Moules for the Marine

Since I returned to meat-eating after a 15-year absence, I have re-immersed myself in; I would like to think, an extensive range of flesh. I’ve eaten more chicken than I can shake a stick at, turkey, pork, beef, and some new restaurant items with tablecloths, like duck and quill. It’s a shame that I haven’t embraced the fruit of the sea. This is a constant reminder of my quest to be able to eat everything. Ruth Reichl mentioned a few months ago that honey is the only food item she will not consume. One thing only! It’s honey!

It’s not just an aversion but a reaction. This is a nonsensical reaction better described in a Psychology 101 text than on a food website. I go into bloodhound mode when I taste a fork-spread bite of seafood. I detect an unpalatable, otherwise undetectable “fishiness,” and panic. Refusing to take an edge is an extreme and illogical reaction. I have told my husband, who loves seafood in all forms and colors. He believes I am joking, but I am not. Never doubt a woman who quotes Moonstruck.

Let’s not dwell on my mistakes! Now, let’s discuss my only seafood success: mussels. It’s not logical to reject a butter-drenched, lobster-tailed delight, but that is where I find myself right now. I can confidently say that this batch was among the best we have ever made. They were a complete success – no mussels returned DOA or refused open. They were also unbelievably tasty and responded to Julia Child’s mariniere soup. What are modules without fries? I paired the baked pommes frites with them. They were the closest thing to the real deal I’ve tasted. (I think it’s the double-cooking in the deep-fried version. It was the best meal we’ve had at home for weeks. We paired it with a Sancerre and crusty bread. With every bite of butter, shallots, and wine-soaked scallops, I felt my anxiety about not being a seafood convert subside.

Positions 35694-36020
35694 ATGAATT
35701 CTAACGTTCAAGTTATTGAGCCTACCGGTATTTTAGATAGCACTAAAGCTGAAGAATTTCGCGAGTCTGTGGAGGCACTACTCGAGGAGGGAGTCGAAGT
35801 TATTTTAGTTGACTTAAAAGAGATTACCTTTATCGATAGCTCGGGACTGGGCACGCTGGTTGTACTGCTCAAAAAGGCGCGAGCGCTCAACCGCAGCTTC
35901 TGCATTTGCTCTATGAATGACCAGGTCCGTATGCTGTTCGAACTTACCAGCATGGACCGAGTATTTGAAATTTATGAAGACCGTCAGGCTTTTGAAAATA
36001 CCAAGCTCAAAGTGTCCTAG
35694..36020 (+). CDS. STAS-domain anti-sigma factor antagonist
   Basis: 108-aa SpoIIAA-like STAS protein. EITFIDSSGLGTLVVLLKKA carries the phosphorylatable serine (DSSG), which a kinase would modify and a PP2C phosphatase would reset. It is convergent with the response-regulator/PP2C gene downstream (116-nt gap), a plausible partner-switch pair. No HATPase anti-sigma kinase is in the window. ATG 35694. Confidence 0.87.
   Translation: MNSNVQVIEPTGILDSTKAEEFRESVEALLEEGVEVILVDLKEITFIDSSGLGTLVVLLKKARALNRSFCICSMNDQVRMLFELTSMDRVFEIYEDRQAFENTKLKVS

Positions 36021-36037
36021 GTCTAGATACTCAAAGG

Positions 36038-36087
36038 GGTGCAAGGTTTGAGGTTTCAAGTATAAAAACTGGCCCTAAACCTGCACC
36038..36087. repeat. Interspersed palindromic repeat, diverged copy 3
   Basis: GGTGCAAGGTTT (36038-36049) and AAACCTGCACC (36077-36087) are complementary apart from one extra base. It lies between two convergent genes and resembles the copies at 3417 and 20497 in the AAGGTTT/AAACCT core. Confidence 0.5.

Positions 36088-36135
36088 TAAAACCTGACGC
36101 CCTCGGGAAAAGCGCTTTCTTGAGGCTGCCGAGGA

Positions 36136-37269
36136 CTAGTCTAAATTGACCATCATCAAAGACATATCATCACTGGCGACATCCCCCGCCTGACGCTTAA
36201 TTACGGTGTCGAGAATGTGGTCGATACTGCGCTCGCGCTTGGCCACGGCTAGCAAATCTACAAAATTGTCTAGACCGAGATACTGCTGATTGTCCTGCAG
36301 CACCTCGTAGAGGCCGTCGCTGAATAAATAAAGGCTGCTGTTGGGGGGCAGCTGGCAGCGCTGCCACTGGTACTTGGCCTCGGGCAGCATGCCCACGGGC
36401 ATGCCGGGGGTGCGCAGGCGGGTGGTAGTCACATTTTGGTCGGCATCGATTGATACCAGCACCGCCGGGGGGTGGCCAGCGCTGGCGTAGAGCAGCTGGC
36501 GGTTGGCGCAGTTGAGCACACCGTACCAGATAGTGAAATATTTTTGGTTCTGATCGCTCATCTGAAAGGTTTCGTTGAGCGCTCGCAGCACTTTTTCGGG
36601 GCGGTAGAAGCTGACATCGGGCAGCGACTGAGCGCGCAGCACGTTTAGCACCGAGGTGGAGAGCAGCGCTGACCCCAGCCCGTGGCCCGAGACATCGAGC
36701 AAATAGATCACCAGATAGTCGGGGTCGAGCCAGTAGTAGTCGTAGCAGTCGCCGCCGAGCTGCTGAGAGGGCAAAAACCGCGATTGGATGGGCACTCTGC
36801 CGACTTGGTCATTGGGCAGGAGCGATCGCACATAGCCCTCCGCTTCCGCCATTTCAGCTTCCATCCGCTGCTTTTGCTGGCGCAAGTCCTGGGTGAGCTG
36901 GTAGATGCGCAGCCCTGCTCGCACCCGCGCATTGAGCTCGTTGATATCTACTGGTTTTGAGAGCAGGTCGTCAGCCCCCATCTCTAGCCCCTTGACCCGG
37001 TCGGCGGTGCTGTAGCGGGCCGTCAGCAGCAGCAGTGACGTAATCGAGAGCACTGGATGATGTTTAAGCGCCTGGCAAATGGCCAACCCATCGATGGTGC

Two cups of dry white wine or one cup of dry white vermouth
This recipe works well in any 8- or 10-quart enameled pot, but I’ve also made it successfully with other banks.
Half a cup of finely minced green onions or shallots or minced shallots
8 Parsley Sprigs
Half bay leaf
1/4 teaspoon of thyme
1/8 teaspoon of pepper
Six tablespoons of butter
6 quarts scrubbed, soaked mussels
Parsley, roughly chopped: 1/2 cup

Boil all ingredients except the final two in a kettle. Boil the mixture for 2 to 3 mins to evaporate the alcohol and reduce its volume.

Add the mussels to the kettle. Cover tightly and quickly boil over high heat. Hold the lid tightly with both hands and your thumbs. Toss the mussels into the pot in a jerky, up-and-down motion. The mussels will be ready in about 5 minutes when the shells open.

Dip the mussels in wide soup plates using an oversized skimmer. Let the liquid settle for a few moments so that any sand can sink to the bottom. Pour the liquid over the mussels and sprinkle parsley on top. Serve immediately.

Six russet potatoes
1/4 cup extra virgin olive oil*
Black pepper and salt freshly ground

Preheat the oven to 400°F. Peel the potatoes and slice them into half-inch thick (lengthwise) slices. Cut these into 1/2-inch thick fries. Put the potatoes in a pot and add one tablespoon of sea salt. Bring to a gentle simmer and cook until the tip of a paring blade can be easily inserted.

Drain potatoes carefully, and place them in a bowl. Add one tablespoon of salt and 1/2 teaspoon of black pepper. Spread out on a baking sheet in a single layer. Bake until golden brown.

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